Last year, Black Entertainment Television (BET) premiered its Murder Inc. documentary, in which the label’s co-founder Irv Gotti revealed that Jay-Z, DMX and Ja Rule were supposed to form a supergroup in the late 1990s that never happened.
Irv Gotti, who co-founded the label with Ja Rule in the 1990s, helped the Queens rapper link up with Jay-Z and DMX, and together, they collaborated on multiple tracks. Hov and DMX worked on ‘Money, Cash, Hoes’ in 1998, and the Brooklyn emcee worked with Ja Rule on ‘Can I Get A’ in the same year.
The three artists, who all became New York City stars in the late 1990s, had a very tight-knit relationship, and many within the industry referred to them as a supergroup. Moreover, several people believed they would attempt to form a trio outside their respective labels.
Although the industry was keen for the three to join forces, it never came to fruition, and Jay-Z attributes it to the competitive nature of hip-hop, with each of the rhymers wanting their respective crews and areas to be the best in the city.
With Jay-Z’s Roc-A-Fella representing Brooklyn, Ja Rule’s Murder Inc. symbolizing Queens and the Ruff Ryders putting Yonkers on the map, the individuals were more focused on their solo careers and the success of their crews. Hov also highlighted the existence of big egos.
Speaking in the documentary, Jay-Z (real name Shawn Carter) stated, “I think it was everyone’s ambition and everyone’s ego. It was just three guys, three independent labels, three Black men who were all fighting to be the best in the world. Me and X had like a thing. He was always super competitive with me. I was super competitive at that time as well. Ja was just happy to be in the room at the time he hadn’t become the Ja Rule that we all come to know and love.”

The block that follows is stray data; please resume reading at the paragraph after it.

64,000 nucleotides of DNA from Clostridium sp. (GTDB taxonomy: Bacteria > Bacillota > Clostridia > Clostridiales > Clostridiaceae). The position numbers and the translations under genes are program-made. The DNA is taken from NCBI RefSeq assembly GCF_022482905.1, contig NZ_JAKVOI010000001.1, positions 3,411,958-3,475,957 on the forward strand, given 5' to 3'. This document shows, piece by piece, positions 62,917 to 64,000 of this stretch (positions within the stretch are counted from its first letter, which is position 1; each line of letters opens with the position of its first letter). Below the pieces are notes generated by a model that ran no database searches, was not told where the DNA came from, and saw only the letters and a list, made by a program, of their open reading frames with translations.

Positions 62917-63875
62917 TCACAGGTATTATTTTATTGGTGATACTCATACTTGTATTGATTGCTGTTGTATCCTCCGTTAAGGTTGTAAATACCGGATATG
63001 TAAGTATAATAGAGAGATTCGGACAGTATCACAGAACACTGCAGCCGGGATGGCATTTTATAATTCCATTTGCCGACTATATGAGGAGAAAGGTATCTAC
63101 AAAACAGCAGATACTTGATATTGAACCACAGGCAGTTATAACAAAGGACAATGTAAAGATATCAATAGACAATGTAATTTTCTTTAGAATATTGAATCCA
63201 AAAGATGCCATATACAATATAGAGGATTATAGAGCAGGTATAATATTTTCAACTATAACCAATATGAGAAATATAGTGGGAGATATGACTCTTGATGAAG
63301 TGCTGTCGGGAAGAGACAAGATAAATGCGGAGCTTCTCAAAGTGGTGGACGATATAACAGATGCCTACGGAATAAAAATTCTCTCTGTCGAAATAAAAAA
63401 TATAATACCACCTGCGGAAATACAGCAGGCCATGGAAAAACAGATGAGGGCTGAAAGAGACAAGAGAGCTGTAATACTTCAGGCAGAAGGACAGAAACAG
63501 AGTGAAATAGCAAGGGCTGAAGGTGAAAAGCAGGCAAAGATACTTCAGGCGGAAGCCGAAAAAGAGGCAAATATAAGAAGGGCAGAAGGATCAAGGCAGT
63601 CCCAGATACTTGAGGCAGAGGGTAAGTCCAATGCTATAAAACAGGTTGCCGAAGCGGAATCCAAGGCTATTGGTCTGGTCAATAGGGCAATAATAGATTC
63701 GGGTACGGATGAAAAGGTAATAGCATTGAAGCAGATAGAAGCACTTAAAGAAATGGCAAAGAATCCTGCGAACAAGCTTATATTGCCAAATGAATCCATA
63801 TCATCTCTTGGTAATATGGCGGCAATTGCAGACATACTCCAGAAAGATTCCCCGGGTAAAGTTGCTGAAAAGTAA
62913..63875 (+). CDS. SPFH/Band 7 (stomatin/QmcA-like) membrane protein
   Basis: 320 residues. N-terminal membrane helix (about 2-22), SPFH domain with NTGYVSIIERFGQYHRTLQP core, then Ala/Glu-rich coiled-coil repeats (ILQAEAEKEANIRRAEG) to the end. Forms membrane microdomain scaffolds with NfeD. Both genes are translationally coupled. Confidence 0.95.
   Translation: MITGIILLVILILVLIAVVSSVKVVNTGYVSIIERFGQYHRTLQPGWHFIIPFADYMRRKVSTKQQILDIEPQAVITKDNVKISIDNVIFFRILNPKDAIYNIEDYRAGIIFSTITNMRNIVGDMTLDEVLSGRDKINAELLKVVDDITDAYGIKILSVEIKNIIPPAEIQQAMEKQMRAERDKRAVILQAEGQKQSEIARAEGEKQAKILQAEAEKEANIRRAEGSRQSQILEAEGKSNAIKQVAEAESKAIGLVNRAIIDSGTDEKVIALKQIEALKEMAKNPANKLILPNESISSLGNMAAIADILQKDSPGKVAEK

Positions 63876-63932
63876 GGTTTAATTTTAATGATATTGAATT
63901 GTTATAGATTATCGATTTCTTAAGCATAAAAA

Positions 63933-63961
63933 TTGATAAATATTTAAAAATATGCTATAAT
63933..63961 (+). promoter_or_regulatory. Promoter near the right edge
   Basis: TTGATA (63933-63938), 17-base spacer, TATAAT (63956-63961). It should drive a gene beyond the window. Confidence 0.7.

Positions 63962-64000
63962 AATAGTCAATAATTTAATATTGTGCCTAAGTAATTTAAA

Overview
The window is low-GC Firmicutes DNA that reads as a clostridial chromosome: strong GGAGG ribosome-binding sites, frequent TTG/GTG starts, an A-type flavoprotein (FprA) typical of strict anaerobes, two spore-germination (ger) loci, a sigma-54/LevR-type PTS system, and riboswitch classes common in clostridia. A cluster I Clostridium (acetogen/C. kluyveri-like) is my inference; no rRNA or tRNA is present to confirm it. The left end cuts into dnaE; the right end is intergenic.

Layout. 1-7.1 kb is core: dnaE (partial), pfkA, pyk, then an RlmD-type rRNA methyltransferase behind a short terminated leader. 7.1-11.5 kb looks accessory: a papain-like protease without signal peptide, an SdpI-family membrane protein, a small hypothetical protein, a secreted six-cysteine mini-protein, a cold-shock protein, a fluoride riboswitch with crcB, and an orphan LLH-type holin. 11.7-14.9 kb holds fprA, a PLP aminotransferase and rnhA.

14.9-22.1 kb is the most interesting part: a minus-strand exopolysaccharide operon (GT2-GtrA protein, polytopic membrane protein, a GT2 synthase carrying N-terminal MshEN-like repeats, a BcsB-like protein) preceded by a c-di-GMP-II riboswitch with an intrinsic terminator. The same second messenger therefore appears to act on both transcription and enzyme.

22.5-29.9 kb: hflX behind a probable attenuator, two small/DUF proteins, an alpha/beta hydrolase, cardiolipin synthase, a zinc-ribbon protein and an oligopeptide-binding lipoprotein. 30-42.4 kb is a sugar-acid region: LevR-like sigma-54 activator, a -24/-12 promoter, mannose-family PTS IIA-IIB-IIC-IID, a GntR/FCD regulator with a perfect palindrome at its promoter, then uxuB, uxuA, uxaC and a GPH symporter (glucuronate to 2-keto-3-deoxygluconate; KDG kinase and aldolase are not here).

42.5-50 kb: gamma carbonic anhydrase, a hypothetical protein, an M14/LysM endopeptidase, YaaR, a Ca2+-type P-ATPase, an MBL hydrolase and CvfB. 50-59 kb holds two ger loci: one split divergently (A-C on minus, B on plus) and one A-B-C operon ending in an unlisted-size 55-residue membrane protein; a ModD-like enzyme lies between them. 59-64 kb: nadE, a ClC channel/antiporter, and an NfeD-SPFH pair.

Irv Gotti said although he presented the idea, deep down, he knew it would never happen as the three would clash, disclosing, “The supergroup with Jay, X and Ja, I used it to push branding for Murder Inc. All I gotta do is put a hot track on, and they gon go at it. If there’s a studio and the rappers is rapping, X is trying to kill you. Hov, you can’t tell Hov he ain’t the best. He thinks he’s fucking the illest ever, and he might be. Rule has a Napoleon complex. If you think for one second he’s bowing down to anybody, no.”
You can see a XXL cover from June 1999 of the three below.